Did you know cooking a meal is actually good for your mind? Not just your stomach.

Everyone knows that cooking meals at home is healthier than going out. In a sea of fried foods, refined carbs, and hydrogenated oils, cooking at home puts you in control of the things you ingest. You can usually count the ingredients on just your fingers, and portion control is much more reasonable than if you go to McDonalds or Burger King.

 

Along with home-cooked meals being tastier than their fast food counterparts, there’s also another benefit to preparing your own food that you might not have considered before: cooking and preparing your meals at home is actually good for your brain! It turns out that while you’re saving your body the devastating effects that fast food can wreak upon it by cooking at home, you’re also helping nourish healthy brain function. It’s truly a win-win!

 

What’s Actually Going On

 

If you’re an inexperienced cook, you’ve probably become overwhelmed at the idea of cooking for yourself. Reading recipes, following directions, and juggling multiple things at once can seem like a chore. Heck, even veteran cookers can get stressed out thinking about some meals (I swear one day I’ll figure out how to prepare a respectable lasagna). The truth is that the same things that can make cooking seem overwhelming are the same things that make it such an awesome brain exercise.

 

A bunch of things are going on simultaneously while you’re cooking. You might have to balance boiling water for spaghetti noodles while you’re browning meat for a delicious sauce. When you’re doing that, you’re actually taking advantage of your brain’s ability to multitask, manage processes, and create better temporal awareness. Writing grocery lists helps with memorization, and thinking about different eating preferences helps you consider compromises and empathy.

 

Another thing that cooking for yourself helps promote is creativity. An underrated aspect of managing the kitchen is being able to roll with the punches and deal with new things as they pop up. Does your recipe call for onions, but you hate onions? Maybe you can substitute them for garlic instead. Does your kid hate broccoli, but he or she loves peas? Maybe instead of a casserole, you can make a tasty pot pie! Even though those dishes seem different, the ingredients and cooking processes are pretty similar, and by making one instead of the other, you’ll make everyone a little happier. You can learn to connect dots between dishes and ingredients, and you’ll even learn how to create new meals of your own. All of those things come from experience, experimentation, and taking advantage of your creativity.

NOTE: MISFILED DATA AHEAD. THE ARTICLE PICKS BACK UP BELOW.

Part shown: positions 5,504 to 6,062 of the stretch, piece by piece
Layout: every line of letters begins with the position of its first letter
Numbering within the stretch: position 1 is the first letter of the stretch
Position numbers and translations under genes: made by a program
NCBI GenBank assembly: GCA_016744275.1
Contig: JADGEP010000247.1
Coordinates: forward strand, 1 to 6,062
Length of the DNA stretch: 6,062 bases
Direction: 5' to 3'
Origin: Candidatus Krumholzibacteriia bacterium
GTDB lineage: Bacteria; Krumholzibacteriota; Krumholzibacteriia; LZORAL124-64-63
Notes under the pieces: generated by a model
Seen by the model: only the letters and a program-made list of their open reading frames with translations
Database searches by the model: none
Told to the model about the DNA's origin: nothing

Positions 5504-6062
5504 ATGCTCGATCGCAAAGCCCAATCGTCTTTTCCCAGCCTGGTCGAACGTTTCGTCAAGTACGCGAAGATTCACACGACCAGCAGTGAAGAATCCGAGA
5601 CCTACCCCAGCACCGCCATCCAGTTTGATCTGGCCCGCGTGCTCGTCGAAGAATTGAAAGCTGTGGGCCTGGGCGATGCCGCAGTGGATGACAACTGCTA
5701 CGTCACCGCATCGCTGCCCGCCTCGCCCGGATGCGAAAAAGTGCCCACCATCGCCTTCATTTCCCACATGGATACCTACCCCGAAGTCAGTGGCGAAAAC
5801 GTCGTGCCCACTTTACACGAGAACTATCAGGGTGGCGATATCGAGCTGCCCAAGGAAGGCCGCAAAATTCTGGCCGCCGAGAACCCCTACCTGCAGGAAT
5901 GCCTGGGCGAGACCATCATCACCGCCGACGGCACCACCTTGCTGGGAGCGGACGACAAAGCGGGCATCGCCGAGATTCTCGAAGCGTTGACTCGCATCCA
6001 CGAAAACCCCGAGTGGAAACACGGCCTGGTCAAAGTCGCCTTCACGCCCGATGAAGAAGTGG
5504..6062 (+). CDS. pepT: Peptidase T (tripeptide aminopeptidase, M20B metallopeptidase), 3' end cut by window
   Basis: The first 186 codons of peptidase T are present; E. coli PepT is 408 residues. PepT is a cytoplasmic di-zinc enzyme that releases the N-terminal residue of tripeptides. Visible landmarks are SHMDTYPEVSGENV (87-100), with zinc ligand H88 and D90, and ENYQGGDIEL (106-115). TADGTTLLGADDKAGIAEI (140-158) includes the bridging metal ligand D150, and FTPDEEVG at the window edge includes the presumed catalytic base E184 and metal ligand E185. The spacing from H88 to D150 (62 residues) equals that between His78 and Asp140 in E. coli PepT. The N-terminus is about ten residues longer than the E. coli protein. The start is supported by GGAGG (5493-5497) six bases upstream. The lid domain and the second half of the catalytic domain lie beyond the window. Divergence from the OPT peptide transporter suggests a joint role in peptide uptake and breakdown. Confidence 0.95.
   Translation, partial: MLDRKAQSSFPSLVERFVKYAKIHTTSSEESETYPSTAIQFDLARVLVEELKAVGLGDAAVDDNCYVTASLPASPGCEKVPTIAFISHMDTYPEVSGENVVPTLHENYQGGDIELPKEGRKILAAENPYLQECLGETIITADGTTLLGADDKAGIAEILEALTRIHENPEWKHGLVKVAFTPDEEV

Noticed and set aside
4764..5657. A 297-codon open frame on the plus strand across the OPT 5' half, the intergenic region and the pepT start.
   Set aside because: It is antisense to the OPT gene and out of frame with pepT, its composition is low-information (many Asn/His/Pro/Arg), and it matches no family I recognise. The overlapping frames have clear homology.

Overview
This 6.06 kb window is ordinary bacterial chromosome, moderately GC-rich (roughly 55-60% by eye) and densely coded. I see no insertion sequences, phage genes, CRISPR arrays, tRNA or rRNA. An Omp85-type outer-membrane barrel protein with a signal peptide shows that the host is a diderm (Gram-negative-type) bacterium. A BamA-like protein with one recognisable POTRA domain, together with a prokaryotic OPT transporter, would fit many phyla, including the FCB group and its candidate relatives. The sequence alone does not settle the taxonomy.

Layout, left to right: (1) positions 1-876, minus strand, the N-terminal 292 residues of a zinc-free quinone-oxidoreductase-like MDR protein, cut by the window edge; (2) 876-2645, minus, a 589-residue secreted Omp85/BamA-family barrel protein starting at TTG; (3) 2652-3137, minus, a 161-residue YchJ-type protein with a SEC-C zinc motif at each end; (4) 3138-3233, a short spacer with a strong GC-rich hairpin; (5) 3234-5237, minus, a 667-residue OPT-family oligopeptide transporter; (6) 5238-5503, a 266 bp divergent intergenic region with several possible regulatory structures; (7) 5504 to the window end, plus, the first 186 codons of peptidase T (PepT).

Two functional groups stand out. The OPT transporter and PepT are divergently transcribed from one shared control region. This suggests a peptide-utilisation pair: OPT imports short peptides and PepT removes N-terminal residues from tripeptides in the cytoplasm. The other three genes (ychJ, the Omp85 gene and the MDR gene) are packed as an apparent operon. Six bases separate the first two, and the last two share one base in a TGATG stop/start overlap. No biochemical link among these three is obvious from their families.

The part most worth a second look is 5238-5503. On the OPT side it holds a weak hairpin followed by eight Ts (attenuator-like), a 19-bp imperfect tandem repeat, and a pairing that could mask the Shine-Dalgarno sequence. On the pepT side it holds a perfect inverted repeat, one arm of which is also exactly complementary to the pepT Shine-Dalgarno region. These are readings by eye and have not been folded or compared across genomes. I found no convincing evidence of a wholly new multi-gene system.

A Positive Feedback Loop

 

Getting better acquainted with your kitchen is a skill that never stops giving back. It can introduce you to new foods that you never thought you would eat, new recipes that you never thought you would try, and it also might get you more friends! Once you’ve learned to master a couple of meals, it’ll basically be impossible for you to keep it to yourself, which have you planning all sorts of dinner parties and special get-togethers.

 

If you want to improve your health, there are few things you can do that are more beneficial than learning how to cook. The great part is that you can make cooking as complicated or simple as you want. It’s totally up to you! If you don’t know where to start, see if there are cooking classes in your local area. You can even start with super simple dishes like Spanish rice, mac n’ cheese, or a chicken Caesar salad.

 

From socialization to healthier meals, learning to cook is a valuable skill that does more than just help your waistline. It actually helps keep your knives sharp and your mind sharper.

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